28 and 29 October 2017 Thirtieth Sunday Ordinary Time A Homily
First Thessalonians 1:5-10
My sisters and brothers in Christ.
The scriptures today address a very important issue in the “final” instructions, commands. Jesús, you might say, is giving his final “to do list”, to his followers.
While the Gospel describes Jesús’ answer to a question posed by the Pharisees, Jesús is obviously speaking to the “believers” in the Christ. That is he is speaking to us.
Jesús is asked by the “strict observers” of the law the following question:
“Teacher, which commandment in the law is the greatest?”
Jesús has challenged the teaching and integrity of the Pharisees in Matthew’s Gospel and the Pharisees seek to trap Jesús so they can have him killed. Today’s vignette does not have the “scent” of conspiracy that has come to characterize the final exchanges between the Pharisees and Jesus.
There are six hundred and eleven “commandments” in the “Law”. Teachers, rabbis and scribes enjoyed discerning which commandment was the most important.
Asking Jesús a question is not a matter of getting “the usual” answer. Jesús today, again gives an answer that reveals a new “take” or “interpretation” of the “Law”.
Jesús knows the correct answer:
“You shall love your God,
With all your heart,
With all your soul,
And with all your mind.
This is the greatest and first commandment.”
That was the answer the Pharisees were prepared to hear and affirm.
Jesús however adds:
“The second is like it:
You shall love your neighbor as yourself.
The whole law and the prophets depend on these two commandments.”
Jewish students of the Law believed that there were among the six hundred and eleven commandments ones with “heavy” obligations and ones with “lighter” obligations.
“Love of God” was a commandment that had a “heavy” obligation for believers.
Jesús has put “Love of neighbor” as the second “heaviest” commandment to be followed by believers.
Jesús has gives us today something to ponder.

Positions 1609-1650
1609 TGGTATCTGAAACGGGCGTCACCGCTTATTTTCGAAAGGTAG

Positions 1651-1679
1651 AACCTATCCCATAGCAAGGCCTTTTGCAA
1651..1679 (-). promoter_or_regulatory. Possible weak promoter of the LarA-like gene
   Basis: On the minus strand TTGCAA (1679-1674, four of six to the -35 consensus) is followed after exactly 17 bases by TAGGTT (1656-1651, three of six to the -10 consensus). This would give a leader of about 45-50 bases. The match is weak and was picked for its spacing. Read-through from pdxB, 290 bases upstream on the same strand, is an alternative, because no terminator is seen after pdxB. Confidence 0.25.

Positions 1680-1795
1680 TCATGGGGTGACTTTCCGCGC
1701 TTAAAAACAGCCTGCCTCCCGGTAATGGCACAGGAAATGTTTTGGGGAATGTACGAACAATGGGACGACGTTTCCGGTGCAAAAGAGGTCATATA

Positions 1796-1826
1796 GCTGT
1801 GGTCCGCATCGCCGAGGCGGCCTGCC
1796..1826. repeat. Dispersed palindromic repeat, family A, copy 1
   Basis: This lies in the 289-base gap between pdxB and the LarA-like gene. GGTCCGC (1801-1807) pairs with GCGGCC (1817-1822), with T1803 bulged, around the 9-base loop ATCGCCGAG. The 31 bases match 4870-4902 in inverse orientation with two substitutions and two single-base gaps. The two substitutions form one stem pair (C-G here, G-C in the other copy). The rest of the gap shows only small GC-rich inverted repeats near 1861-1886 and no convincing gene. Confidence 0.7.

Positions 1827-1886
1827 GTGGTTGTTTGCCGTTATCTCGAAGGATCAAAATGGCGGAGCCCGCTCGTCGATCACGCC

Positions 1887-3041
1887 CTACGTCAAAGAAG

We know the answer from Luke’s Gospel about a Samaritan who demonstrates who our “neighbor” is.
We know from the Book of Exodus today who the LORD means to protect:
“You shall not molest or oppress an alien (immigrant, refugee)..…
You shall not wrong any widow or orphan…
If you loan money…..you shall not act as an extortioner….
If they cry out to me, I will hear them; for I am compassionate.”
The Lord’s punishment, in Old Testament style, to those who harm his special children is swift death by the sword.
“Loving your neighbor as yourself” means our love and loyalty is not first to my
to my “tribe”.
The “common good” in our society requires us to think beyond our own special family, religious, ethnic, racial, economic, national group.
We are not asked today to be compassionate exclusively to our family, friends and the people who are most like us.
While “compassion” may not be found in every person or family it can be defined as “normal”, “common” and even “expected behavior”.
The Gospel mandate for us is to see beyond our closest circle of family and friends. Our “tribe” is not the only group we need to consider and care for or about.
The word “catholic” with a small “c” means universal. When we say the Creed after hearing God’s word we affirm that we believe in God.
Affirming the “Creed” means we have an obligation and a need to go beyond the accepted divisions and too common negative judgments about other persons or groups of persons that is so constant today that it has come be considered “normal”.
Pope Francis gave a very moving example of his desire to not attend only to the Roman Catholic family when he went to Malo, Sweden a year ago and shared a special unity service with the Lutheran World Federation president, Bishop Munib Younan.
Pope Francis and Bishop Munib Younan celebrated/ remembered the Five Hundred Year anniversary of the beginning of the Protestant Reformation begun by Augustinian Father Martin Luther.
Exclusion, condemnation and rejection of others does not demonstrate our commitment to love of neighbor which reflects so clearly our love of God.
Pope Francis is the best kind of teacher.
Pope Francis is a master at reaching out to people who are different, vulnerable and at times even difficult.
May we model our obedience to the second most important commandment:
“Love your neighbor as yourself”
after Francis’ constant and authentic example.